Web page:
Spain’s central government in Madrid on Saturday put forward plans to trigger Article 155 for direct rule in the Catalan region in North Eastern Spain. The independance referendum was immediately dismissed by MAdrid nearly 3 week’s ago.
Spain’s central government in Madrid on Saturday put forward plans to trigger Article 155 for direct rule in the Catalan region in North Eastern Spain. The independance referendum was immediately dismissed by Madrid nearly 3 week’s ago. The measures must now be approved by Spain’s Senate in the next few days.
Spanish law dictates that elections must be held within six months of Article 155 being triggered. Reports say Spain’s interior ministry is preparing take control of Catalonia’s Mossos police force and public broadcaster TV3.
How the Catalan People Are Reacting
Mr Rajoy had “not just suspended autonomy. They have suspended democracy” said Catalan Vice-President Oriol Junqueras
Barcelona Mayor Ada Colau said it was a “serious attack on the rights and freedoms of all, both here and elsewhere” and called for demonstrations. In a nation that loves their soccer the president of Barcelona football club, Josep Maria Bartomeu weighed in and said the club gave its “absolute support for the democratic institutions of Catalonia chosen by its people”.
The next 48 hours will give us an indication of what turn this turn, peaceful or otherwise.
How we saw The Referendum: Spanish Euro Paella – Catalonia Independence Declaration Signed and Suspended
The independance document calls for Catalonia to be recognised as an “independent and sovereign state“. It is clear Spain at this point will have nothing to do with such a motion with concerns of a domino affect with other regions such as the Basque. The Basque independance movement ETA waged a domestic war with Spain’s powers for decades with mutliple deaths.
The declaration reads: “We call on all states and international organisations to recognise the Catalan republic as an independent and sovereign state.”
In this case the October 1st referendum was declared invalid by Spain’s Constitutional Court. European leaders are concerned that simialr ethnic and regional divisions will want to break away as did the U.K. from Europe with Brexit.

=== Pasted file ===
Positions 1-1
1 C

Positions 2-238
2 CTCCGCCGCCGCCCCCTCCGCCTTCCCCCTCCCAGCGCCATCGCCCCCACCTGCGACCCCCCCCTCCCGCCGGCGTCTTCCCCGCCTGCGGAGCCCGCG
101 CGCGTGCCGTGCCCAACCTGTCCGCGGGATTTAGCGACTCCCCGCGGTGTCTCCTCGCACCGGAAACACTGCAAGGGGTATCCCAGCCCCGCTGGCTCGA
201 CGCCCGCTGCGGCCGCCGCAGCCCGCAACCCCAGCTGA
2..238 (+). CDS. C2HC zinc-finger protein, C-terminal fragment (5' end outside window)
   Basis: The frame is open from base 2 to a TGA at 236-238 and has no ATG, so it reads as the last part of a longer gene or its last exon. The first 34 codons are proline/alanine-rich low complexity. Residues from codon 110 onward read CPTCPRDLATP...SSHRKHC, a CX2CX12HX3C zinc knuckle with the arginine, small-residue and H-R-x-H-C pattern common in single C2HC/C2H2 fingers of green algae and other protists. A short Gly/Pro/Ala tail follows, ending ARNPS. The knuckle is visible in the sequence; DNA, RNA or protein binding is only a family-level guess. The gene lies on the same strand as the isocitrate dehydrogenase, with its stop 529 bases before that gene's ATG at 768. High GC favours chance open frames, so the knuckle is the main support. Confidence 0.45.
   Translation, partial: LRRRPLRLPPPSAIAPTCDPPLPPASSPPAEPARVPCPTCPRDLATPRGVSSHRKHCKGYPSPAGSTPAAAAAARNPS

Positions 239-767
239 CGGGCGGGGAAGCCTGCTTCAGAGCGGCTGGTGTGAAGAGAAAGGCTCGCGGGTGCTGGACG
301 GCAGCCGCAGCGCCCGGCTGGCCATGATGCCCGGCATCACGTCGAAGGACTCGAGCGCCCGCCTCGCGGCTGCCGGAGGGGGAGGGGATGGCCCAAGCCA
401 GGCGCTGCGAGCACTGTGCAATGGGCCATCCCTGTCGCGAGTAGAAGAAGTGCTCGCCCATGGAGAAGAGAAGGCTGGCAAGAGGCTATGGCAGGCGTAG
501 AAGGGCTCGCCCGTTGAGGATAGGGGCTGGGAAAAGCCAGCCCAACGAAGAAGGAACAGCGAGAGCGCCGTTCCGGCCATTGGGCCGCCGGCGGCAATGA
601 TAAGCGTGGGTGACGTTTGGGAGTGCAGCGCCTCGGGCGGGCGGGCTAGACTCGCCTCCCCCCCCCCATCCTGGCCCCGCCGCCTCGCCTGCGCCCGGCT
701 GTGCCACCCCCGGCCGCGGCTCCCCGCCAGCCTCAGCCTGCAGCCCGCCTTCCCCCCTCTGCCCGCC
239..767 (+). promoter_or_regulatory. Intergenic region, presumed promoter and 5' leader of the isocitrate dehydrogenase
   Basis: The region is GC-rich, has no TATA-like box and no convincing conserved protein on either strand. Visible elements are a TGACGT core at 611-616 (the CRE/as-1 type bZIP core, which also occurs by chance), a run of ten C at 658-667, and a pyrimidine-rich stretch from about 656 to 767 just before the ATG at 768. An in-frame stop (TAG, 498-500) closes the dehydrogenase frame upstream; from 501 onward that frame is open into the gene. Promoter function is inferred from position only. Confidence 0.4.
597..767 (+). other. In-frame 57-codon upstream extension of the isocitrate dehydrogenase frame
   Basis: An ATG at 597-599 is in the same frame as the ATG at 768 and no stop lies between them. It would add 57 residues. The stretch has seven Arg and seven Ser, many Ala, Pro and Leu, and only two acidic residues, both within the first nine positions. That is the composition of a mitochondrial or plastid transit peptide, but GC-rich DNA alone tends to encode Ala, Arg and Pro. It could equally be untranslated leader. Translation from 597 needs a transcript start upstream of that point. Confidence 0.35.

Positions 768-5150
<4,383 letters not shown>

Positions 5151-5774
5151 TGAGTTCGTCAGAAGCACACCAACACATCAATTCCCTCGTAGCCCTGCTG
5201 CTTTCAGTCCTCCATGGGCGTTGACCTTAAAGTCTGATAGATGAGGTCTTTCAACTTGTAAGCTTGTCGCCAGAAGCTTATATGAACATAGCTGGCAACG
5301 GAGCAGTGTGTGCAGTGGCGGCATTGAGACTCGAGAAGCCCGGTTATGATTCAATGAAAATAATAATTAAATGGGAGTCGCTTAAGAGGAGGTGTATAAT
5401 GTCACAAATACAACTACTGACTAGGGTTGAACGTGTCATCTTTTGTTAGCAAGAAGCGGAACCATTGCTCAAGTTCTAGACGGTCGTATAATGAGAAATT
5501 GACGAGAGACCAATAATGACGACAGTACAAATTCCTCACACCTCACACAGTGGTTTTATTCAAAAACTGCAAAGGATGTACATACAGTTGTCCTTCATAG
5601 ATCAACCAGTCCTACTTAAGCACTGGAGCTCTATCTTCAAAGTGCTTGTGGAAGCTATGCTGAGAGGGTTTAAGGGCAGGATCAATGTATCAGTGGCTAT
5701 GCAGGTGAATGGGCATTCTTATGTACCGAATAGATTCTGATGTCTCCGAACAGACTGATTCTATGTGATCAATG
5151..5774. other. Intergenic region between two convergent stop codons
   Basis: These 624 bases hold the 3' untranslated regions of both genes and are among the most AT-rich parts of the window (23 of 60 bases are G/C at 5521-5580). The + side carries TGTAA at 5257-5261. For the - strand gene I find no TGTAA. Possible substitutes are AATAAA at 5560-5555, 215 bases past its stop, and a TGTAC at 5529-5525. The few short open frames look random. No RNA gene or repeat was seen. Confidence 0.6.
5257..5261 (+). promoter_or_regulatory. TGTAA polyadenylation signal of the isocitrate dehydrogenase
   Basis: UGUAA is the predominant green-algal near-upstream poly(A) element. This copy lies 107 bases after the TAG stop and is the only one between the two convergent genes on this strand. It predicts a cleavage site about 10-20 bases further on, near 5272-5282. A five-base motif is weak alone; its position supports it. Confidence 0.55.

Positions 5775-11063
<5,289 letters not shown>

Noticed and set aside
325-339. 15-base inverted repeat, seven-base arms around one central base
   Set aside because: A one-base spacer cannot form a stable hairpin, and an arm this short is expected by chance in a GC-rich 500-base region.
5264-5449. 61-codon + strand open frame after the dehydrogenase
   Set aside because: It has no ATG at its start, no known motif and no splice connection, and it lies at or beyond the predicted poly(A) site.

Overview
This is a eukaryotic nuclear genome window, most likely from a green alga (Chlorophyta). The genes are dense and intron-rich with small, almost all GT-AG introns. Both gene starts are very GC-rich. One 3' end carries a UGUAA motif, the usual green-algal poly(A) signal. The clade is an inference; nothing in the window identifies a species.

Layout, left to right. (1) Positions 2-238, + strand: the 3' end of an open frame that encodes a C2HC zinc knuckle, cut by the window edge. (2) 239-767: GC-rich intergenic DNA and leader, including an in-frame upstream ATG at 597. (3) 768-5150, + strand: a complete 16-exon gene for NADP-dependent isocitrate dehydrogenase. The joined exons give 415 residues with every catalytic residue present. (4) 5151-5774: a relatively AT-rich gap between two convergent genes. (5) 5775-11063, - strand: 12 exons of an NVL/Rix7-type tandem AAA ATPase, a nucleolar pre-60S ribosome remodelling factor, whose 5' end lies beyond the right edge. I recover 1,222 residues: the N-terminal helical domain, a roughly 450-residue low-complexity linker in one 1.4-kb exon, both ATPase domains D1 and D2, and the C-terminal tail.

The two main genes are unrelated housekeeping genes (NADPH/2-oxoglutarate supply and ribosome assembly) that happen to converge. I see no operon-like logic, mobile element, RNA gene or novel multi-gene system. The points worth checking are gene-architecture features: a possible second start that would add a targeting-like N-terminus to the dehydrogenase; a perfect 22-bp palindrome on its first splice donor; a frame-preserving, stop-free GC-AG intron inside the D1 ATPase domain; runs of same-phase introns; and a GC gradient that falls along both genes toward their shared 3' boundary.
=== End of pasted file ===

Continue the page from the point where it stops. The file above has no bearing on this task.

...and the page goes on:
In a world of fake news and distortion both sides in Sapin give different versions. Catalan officials say the referendum resulted in almost 90% of voters backing independence, However anti-independence voters largely boycotted the ballot. The reported turnout was 43% with several reports of irregularities.
Mr Puigdemont told the regional parliament that the “people’s will” was to break away from Madrid, with that said he wants to “de-escalate” tensions adding “We are all part of the same community and we need to go forward together. The only way forward is democracy and peace,” he told deputies.
Catalonia was being denied the right to self-determination, and paying too much in taxes to the central government in Madrid he said. In a country racked by massive youth unemployment this is no small issue.
The response from Madrid has been curt at best.
Spain’s Deputy Prime Minister Soraya Saenz de Santamaria responded to by saying: “Neither Mr Puigdemont nor anybody else can claim… to impose mediation.”
“The speech the president… gave today is that of a person who does not know where he is, where he’s going, nor who he wants to go there with.”
Spanish Prime Minister Mariano Rajoy called an extraordinary cabinet meeting the next Wednesday morning to address the crisis. Clearly the two sides are a long way apart. Financial markets in Europe are largely taking it in stride, largely due to the short lived response to other risk off events in the past few years. While the Euro finished higher against the dollar today European stock markets all finished down.
Source: BBC – http://www.bbc.com/news/world-europe-41704759